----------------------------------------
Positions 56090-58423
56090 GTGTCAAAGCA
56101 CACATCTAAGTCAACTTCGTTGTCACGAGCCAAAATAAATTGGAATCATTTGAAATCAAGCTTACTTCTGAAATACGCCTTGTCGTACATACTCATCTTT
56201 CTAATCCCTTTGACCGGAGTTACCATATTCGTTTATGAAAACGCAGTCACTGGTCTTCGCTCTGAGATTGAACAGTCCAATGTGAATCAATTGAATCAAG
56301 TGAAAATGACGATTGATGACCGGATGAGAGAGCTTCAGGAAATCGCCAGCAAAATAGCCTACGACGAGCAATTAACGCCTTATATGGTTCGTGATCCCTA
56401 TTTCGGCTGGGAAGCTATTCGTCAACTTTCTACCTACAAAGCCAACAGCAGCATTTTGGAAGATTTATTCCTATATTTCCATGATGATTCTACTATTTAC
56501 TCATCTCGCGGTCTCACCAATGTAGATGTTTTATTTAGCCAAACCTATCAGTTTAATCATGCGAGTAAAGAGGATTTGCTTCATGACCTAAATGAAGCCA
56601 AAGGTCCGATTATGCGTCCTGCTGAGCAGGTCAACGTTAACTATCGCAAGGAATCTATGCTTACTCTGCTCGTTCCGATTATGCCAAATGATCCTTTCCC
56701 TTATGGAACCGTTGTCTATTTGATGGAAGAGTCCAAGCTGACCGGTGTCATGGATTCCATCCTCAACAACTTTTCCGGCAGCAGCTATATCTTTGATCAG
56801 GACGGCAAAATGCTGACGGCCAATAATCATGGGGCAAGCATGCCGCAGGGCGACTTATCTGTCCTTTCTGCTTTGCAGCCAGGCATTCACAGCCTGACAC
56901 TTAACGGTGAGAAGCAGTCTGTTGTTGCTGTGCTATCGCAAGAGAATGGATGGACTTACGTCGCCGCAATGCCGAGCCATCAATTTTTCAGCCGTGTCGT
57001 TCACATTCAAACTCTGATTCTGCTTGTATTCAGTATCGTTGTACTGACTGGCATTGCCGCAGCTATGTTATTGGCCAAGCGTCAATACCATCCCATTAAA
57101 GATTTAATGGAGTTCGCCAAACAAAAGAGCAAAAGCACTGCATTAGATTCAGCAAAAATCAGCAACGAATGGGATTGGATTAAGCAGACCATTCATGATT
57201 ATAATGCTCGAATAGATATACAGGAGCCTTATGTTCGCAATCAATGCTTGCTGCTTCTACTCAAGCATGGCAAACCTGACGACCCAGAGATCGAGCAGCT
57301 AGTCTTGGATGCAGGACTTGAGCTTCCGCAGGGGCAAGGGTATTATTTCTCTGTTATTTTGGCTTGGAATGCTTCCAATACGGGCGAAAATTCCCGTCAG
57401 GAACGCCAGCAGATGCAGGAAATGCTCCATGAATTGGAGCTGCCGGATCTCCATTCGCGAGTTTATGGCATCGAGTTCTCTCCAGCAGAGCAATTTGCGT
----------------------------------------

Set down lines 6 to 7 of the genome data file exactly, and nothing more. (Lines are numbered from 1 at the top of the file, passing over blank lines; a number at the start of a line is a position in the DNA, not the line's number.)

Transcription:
56401 TTTCGGCTGGGAAGCTATTCGTCAACTTTCTACCTACAAAGCCAACAGCAGCATTTTGGAAGATTTATTCCTATATTTCCATGATGATTCTACTATTTAC
56501 TCATCTCGCGGTCTCACCAATGTAGATGTTTTATTTAGCCAAACCTATCAGTTTAATCATGCGAGTAAAGAGGATTTGCTTCATGACCTAAATGAAGCCA